Max Planck Institute for the Science of Human History
NoRaRe: A Multilingual Database of Word and Concept Properties
August 09, 2021
A new study in Behavior Research Methods by a team of researchers in Germany presents the Database of Cross-Linguistic Norms, Ratings, and Relations for Words and Concepts (NoRaRe), an openly curated resource for interdisciplinary studies with data from psychology and linguistics
Data collection is becoming easier and more frequent in all areas of research. For studies that investigate different aspects of language, whether in psychology or linguistics, large amounts of data on the properties of words are particularly important. The problem, oftentimes, is finding and making use of the data once it has been collected.
Psychologists conduct studies that collect the frequency of words in everyday language, the emotional connotations of words, as well as other properties such as age of acquisition. Linguists, on the other hand, evaluate the relationships between words across languages to reconstruct their history. But, so far, the vast amounts of data that exist in both fields are incompatible, hindering interdisciplinary study and often limiting results to a single language. A new paper inBehavior Research Methodsby a team of researchers from the Max Planck Institutes for the Science of Human History (Jena, Germany) and Evolutionary Anthropology (Leipzig, Germany) presents a new database that makes data from psychology and linguistics accessible and comparable, creating a framework for reproducible data analyses and interdisciplinary studies.
By combining data from psychology and linguistics, the Database of Cross-Linguistic Norms, Ratings, and Relations for Words and Concepts (NoRaRe) hopes to advance research in both fields by allowing the comparison of word and concept properties across languages. With these capabilities, NoRaRe enables a deeper understanding of language and offers researchers the possibility of answering new questions.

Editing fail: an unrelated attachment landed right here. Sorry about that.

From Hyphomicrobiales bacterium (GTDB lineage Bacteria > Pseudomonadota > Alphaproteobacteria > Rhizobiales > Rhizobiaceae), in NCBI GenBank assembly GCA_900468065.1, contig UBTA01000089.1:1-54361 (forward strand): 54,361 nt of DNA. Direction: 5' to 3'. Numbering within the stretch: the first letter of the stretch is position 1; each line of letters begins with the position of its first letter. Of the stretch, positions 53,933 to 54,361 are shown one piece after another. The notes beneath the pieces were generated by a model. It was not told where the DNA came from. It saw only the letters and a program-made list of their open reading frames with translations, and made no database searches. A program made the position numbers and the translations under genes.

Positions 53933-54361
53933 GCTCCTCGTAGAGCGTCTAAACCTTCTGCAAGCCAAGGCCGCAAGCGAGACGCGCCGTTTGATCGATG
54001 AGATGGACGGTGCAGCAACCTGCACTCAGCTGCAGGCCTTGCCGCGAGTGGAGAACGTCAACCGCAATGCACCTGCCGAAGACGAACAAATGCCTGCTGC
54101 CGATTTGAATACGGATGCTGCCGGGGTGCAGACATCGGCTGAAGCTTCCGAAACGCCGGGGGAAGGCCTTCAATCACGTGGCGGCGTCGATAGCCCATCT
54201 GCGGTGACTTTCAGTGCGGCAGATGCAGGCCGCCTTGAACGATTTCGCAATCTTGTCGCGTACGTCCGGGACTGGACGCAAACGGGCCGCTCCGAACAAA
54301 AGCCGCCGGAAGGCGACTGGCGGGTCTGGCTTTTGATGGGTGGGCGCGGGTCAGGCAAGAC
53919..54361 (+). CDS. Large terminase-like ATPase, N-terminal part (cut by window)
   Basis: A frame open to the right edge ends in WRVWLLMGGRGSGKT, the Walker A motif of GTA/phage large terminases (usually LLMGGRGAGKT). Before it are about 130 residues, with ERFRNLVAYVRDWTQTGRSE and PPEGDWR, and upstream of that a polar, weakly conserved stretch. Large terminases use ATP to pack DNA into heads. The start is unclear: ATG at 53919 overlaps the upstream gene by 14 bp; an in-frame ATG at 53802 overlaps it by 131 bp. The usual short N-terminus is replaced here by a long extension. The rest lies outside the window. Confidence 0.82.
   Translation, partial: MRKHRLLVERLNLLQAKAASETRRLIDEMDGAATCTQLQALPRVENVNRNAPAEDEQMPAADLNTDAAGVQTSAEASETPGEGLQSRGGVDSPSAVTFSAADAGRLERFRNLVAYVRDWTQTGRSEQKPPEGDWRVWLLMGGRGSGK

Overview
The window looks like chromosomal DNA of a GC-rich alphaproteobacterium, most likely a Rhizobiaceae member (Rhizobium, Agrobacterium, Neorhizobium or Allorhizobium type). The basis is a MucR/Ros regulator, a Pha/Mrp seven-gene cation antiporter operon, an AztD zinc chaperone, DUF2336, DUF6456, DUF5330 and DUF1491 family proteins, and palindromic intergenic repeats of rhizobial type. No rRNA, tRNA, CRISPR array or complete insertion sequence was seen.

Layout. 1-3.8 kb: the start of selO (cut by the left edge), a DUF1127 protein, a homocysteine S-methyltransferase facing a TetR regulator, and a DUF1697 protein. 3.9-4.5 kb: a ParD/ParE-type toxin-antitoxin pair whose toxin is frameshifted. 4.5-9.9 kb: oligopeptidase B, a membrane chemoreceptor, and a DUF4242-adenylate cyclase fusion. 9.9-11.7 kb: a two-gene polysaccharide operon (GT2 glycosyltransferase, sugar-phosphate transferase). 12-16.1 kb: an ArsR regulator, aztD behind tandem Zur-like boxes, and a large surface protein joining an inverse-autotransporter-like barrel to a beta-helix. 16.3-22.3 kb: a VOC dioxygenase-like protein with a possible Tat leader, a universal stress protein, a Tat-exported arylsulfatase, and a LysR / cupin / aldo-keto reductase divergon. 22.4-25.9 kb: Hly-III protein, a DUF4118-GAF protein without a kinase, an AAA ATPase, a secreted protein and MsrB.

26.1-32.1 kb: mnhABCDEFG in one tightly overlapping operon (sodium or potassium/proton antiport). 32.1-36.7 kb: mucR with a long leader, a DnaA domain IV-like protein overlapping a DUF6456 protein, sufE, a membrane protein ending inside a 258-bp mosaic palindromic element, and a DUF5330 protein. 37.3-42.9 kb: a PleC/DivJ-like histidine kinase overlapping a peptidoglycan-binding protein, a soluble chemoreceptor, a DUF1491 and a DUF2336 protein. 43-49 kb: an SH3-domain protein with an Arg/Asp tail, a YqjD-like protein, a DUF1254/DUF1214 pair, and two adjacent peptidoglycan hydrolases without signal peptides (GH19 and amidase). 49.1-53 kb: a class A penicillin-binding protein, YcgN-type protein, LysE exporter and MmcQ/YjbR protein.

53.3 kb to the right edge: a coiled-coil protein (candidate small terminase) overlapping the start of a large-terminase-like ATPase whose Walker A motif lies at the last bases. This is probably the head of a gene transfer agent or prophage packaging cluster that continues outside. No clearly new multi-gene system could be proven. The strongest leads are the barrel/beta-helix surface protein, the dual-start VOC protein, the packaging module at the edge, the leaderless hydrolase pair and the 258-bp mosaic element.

NoRaRe is the first online resource to provide standardized data to make cross-linguistic comparisons possible and reproducible. The properties offered in the database range from automatically collected variables such as word frequencies (norms) to psycholinguistic studies with human participants (ratings) to comparative data from within or across languages (relations). This allows researchers to either compare the same variable (e.g. age-of-acquisition ratings) across languages or use different variables to investigate their specific research question. The database is infinitely expandable and carefully curated, including automatic tests for consistency.
The database currently includes small word lists from underrepresented languages, as well as large-scale studies with several thousand items for languages such as English, German, Dutch, Italian, Russian and Chinese. In addition, NoRaRe is openly curated on GitHub (https://github.com/concepticon/norare-data) and accessible through a web interface (https://digling.org/norare/), making it possible for researchers to expand the database by contributing their own word lists.
A solid base for a database
“In the NoRaRe project, we could build on several years of experience in collaborative coding and data curation,” says Robert Forkel, chief programmer of the study.
The NoRaRe database expands on the Concepticon project (https://concepticon.clld.org), a database of detailed information on the concepts for which scholars provide translations in linguistic fieldwork.
“While Concepticon provides detailed information about the datasets in which concepts are translated into different languages of the world, NoRaRe adds a new dimension by providing information on the properties of concepts and words,” says Johann-Mattis List, senior author of the study.
A versatile resource with room to grow
To test the capabilities of the new database, a recent study investigated whether the frequency of words in related languages is more similar than in unrelated languages. The study used three word lists with frequency data for English, German and Chinese from the NoRaRe database. The results showed that English and German have more words in common with similar frequency than either language has with Chinese. But there are many more questions that could be answered with the data in NoRaRe. For example, do children who speak different languages learn words for the same concepts at the same age? Do word frequencies explain the stability of word meanings over time?
“If researchers find that they cannot answer their question with the data already present in NoRaRe, it is easy to add new word lists,” says Annika Tjuka, lead author of the current paper. “They can either contribute the data themselves or point us to an existing list so that we can add it. The GitHub platform allows them to post improvements and recommendations directly.”
Although not every variable is currently available for all languages, NoRaRe gives researchers the opportunity to identify these gaps and expand the resource infinitely.
“We invite researchers to use the database for their interdisciplinary studies and to collaborate with us to make the database as inclusive as possible,” says Tjuka.